vacant positions and serve for only for the rest of the unexpired term. Again this must be done within three (3) working days (Art. V, Sec. 9). If no one from the Legislative Board is willing to take the vacant position, they will be asked to submit the names of the students they recommend for the position. Once a list of recommended replacements has been completed, a special meeting between the USC EB and the LB will take place to elect among the list, who will fill the vacant position/s (Art. V, Sec. 10). The Legislative Board is given 7 working days to submit their recommended person, if they fail to do so, the USC EB can now appoint qualified students to fill the vacant position/s (Art. V, Sec. 12). In cases of Temporary Vacancies If there is a temporary vacancy in the office of President, the Vice-President automatically will become the acting President until the actual President returns to his duties (Art. V, Sec. 13). If temporary vacancies occur in both the President and Vice-President, the remaining EB officers will elect among themselves the acting President who will serve until the vacancies ceases to exist (Art. V, Sec. 14). If temporary vacancies occur in the remaining office except that of the President, the President will appoint Officer/s-in-Charge from the EB (Art. V, Sec. 15). All of this was done with the intention of keeping the USC functioning efficiently and effectively.
Article VI - Duties and Responsibilities of University Student Council Officers Very little has been changed in the actual text of this part of the 2007 Constitution. However, the changes made are significant for it refines and clarifies a lot of the functions, powers and responsibilities of the USC Officers. In summary, here are the following officers with their functions and duties: President the Chief-Executive of the USC, he/she is the primary agent of the USC and of the students in dealing, coordinating and working with any sector of the University. Particular emphasis is his/her attendance in the meetings of key Institutional Council meetings whose decisions affect the whole University and the students. It is therefore important that someone from the USC is present, and no one is more suited for the job than the President him/herself. He/she carries out the daily business of the USC, signs all official documents and correspondence of the Council. Most importantly, he/she enforces the USC Constitution, always acting in service of the students. Vice-President assumes the functions of the President in case of absence or vacancy assists the President in carrying out the objectives, programs and projects of the USC Secretary Takes charge of all the USC's official documents, papers, communications and correspondence Treasurer Takes charge of all financial matters concerning the USC, such as monitoring the inflow and outflow of money from the USC Trust Fund. Prepares a financial report to the USC every after activity to monitor expenses.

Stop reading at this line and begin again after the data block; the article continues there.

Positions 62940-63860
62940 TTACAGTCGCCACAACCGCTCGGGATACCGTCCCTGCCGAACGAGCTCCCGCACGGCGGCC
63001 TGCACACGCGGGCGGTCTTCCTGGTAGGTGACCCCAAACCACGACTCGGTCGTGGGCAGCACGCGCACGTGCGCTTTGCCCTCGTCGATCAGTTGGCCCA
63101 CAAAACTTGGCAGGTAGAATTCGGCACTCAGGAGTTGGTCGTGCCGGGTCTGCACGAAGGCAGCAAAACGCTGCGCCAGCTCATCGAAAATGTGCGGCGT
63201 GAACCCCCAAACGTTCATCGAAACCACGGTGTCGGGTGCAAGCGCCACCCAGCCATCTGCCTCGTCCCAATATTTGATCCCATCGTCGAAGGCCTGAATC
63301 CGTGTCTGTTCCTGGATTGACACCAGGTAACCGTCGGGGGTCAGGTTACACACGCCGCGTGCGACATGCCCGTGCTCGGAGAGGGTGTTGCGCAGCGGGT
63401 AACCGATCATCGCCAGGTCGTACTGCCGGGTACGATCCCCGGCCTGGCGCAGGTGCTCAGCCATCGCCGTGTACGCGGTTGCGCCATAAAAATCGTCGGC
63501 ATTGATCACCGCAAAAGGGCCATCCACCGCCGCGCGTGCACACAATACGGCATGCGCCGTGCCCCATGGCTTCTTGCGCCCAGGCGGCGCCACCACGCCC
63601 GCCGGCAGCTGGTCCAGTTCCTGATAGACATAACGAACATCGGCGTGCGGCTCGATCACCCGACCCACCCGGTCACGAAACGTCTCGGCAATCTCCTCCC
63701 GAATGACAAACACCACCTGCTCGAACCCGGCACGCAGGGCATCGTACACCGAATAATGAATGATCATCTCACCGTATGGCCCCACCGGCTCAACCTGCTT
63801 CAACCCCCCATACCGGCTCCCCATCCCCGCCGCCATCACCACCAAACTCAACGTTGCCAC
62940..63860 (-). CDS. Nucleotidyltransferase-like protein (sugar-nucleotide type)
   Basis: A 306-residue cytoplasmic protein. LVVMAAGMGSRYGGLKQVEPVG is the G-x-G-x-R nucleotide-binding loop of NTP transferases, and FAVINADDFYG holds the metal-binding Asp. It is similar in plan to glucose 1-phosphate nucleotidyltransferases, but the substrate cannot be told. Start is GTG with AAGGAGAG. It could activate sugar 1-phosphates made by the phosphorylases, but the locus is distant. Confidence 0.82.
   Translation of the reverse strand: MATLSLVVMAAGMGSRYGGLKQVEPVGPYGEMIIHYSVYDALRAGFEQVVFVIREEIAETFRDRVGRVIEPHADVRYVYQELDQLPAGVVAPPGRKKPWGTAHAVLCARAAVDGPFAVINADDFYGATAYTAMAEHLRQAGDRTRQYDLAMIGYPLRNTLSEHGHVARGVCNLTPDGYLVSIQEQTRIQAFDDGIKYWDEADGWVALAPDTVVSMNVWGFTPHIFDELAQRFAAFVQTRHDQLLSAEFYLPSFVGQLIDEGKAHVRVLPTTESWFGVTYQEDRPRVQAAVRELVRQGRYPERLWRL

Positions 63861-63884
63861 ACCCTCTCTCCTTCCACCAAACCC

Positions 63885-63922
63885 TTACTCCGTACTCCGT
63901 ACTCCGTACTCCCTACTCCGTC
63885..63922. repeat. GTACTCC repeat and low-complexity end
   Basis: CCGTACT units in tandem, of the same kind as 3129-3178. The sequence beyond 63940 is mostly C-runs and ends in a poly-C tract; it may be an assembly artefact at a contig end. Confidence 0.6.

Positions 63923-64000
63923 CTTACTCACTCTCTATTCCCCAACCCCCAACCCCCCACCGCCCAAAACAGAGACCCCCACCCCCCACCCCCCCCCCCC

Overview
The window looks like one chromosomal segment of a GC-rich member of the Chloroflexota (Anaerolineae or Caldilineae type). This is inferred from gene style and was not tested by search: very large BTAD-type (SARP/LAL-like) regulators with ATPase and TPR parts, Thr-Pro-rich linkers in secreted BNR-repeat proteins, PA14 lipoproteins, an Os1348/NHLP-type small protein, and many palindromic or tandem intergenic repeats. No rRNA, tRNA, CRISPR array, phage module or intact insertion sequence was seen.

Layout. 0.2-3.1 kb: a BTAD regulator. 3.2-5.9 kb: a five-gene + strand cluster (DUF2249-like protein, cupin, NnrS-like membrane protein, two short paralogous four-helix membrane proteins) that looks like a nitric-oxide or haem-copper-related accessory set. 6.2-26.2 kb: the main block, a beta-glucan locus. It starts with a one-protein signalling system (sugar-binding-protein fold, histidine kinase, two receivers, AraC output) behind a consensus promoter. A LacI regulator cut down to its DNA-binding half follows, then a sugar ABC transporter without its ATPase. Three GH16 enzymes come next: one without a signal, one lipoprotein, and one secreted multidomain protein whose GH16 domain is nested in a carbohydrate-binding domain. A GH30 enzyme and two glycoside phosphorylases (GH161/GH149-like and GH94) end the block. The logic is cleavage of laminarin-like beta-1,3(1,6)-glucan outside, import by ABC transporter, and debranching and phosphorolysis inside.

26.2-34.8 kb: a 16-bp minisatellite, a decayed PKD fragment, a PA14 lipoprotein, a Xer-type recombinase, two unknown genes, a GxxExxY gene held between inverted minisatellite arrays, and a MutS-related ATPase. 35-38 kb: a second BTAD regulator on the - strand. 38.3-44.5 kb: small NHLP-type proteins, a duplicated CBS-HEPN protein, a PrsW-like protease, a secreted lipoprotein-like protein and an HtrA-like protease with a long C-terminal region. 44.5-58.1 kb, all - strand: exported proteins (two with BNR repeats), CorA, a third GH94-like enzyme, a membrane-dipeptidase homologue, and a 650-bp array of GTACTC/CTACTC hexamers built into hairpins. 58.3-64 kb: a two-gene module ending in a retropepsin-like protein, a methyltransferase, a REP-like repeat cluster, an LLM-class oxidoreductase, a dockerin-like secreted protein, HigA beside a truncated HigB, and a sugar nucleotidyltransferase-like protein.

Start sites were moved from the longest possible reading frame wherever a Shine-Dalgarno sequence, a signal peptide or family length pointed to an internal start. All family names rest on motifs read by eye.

Auditor Business Manager Transacts the approved business deals with establishments inside and outside the University Screens all project proposals prepared by the EB officers and submits them to the proper authorities Screens all sponsorship requests by other organizations and reports the same to the USC EB for approval Public Relations Officer Manages the information dissemination functions of the USC making sure that the right information is given the appropriate bodies Ensures the students become aware of the projects, programs, activities, among others by the USC. Coordinates with all class presidents and the USC's official publication for proper and effective communication and info dissemination The USC Legislative Board The second branch of the University Student Council is the Legislative Board, or more commonly called as the LB. The old 1999 Constitution is silent or does not fully explain the functions and duties of the Legislative Board. This was addressed by the new 2007 Constitution in which the provision on the LB was expanded and made clearer. Being the Legislative branch of the USC, it is given the power to legislate; create rules, regulations, guidelines and other acts through resolutions that concerns the students of their respective colleges or the University as a whole (Art. VI, Sec. 8 a-a.1). Audits the financial statements of the Treasurer Custodian of the properties of the USC Assists College Student Councils in auditing matters and guidelines with regards to sponsorships